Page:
Contemporary British Queer Performance (2012)

Tracing a genealogy of politics and practice from early lesbian and gay theatre in the 1970s to the 1990s and beyond, this book explores how foundational debates concerning visibility, authenticity and representation have been transformed by the advent of queer theory and queer activism.

‘Stephen Greer’s study Contemporary British Queer Performance contributes not only to queer theories and performance studies but also to history and sociology, literary and theatre studies. It is exemplary in its interdisciplinary approach and delivers rich and valuable findings in a wide spectrum of performances’ – Theaterforschung

Available from Palgrave Macmillan.

What’s in the book?

Part I offers a theoretical and historical grounding for the understanding of contemporary practice: first describing key aspects of early queer theory and its implications for the study and production of performance, before turning to examine the foundational priorities and practices of Gay Sweatshop, the UK’s first gay theatre company.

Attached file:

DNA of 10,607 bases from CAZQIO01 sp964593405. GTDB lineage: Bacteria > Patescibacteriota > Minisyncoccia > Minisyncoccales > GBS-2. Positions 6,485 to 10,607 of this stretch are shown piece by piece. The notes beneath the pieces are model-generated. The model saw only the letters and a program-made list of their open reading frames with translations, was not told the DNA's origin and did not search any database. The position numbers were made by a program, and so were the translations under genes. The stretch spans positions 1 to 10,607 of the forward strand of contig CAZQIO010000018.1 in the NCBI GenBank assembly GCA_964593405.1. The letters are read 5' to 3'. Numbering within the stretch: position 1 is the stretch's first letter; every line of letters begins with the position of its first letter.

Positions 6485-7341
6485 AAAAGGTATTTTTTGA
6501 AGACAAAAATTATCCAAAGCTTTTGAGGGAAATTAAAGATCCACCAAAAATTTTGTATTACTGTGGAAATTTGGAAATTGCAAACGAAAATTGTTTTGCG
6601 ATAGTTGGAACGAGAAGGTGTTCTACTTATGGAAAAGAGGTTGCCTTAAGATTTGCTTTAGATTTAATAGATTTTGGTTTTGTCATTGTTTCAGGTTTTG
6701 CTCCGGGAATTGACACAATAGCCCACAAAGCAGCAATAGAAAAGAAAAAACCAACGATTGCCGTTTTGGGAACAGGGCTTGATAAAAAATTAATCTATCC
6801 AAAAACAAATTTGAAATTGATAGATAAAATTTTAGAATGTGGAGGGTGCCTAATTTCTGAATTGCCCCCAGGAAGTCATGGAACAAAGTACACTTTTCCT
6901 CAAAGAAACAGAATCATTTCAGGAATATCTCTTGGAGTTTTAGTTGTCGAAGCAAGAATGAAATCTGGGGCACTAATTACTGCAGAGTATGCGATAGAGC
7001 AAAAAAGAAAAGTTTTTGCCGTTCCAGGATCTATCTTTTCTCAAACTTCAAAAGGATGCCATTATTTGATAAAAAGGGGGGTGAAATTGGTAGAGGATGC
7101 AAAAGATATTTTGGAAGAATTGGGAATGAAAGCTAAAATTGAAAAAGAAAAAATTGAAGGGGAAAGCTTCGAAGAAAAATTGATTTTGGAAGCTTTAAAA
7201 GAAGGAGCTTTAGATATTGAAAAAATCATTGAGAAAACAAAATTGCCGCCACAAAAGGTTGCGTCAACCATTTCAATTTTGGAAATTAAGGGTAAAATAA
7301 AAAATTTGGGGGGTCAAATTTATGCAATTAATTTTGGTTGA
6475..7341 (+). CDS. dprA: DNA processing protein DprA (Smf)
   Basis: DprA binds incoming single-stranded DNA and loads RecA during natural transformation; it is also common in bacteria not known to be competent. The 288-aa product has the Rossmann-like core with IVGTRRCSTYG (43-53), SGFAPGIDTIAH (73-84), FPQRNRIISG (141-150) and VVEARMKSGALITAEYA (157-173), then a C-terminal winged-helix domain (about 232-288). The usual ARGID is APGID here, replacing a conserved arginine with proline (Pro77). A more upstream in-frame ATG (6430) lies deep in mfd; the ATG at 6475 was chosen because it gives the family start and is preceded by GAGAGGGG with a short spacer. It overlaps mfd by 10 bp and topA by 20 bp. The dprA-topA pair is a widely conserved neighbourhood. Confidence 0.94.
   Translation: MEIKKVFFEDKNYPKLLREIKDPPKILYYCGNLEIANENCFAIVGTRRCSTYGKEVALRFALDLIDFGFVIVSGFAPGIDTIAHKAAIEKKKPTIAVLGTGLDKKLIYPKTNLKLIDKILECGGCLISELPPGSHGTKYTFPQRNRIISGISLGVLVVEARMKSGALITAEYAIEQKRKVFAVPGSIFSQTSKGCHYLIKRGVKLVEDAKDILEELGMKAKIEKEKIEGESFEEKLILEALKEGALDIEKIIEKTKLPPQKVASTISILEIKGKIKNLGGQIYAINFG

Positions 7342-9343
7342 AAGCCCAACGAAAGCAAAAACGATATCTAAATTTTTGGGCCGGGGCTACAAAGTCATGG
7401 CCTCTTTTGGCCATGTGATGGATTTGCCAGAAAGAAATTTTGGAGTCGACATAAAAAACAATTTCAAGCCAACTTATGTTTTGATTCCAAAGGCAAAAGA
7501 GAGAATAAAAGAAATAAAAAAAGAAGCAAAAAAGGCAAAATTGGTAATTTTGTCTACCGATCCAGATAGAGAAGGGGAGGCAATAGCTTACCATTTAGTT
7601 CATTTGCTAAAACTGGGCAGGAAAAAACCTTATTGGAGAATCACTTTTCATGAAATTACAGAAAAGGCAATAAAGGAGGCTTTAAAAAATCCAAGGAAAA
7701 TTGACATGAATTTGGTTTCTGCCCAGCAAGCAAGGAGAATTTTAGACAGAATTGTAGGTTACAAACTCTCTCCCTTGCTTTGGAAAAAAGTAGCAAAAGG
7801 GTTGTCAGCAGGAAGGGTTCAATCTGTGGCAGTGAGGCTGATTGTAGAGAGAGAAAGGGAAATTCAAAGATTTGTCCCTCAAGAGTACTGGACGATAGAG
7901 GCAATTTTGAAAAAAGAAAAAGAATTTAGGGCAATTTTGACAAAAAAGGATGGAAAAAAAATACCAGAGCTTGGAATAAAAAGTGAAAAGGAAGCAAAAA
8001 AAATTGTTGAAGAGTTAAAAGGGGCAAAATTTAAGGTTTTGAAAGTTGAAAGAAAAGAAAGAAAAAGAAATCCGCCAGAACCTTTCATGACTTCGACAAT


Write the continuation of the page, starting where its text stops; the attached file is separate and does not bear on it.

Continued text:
Part II presents a series of contemporary case studies around specific areas of performance practice, asking where earlier claims to representation, visibility and difference have been taken up, re-ordered or abandoned through chapters exploring community and nation plays, theatre-in-education projects, developments in queer protest, and the rise of queer arts festivals.

Context

Written in 2010-11 while living in rural Wales, it is a fairly optimistic book that attempts to look for (and find) queerness in places where one might not expect to find it. To borrow from Lauren Berlant, it is a book that attempts to extend the range of ‘lives which are liveable’, particularly those taking place outside of the assumed places and spaces of LGBT community.

More than anything else, it is a book that is interested in the politics and practicalities of theatrical collaboration, consciously orienting itself away from the queer soloist to explore how the notion of queerness is negotiated when people choose to work together in groups.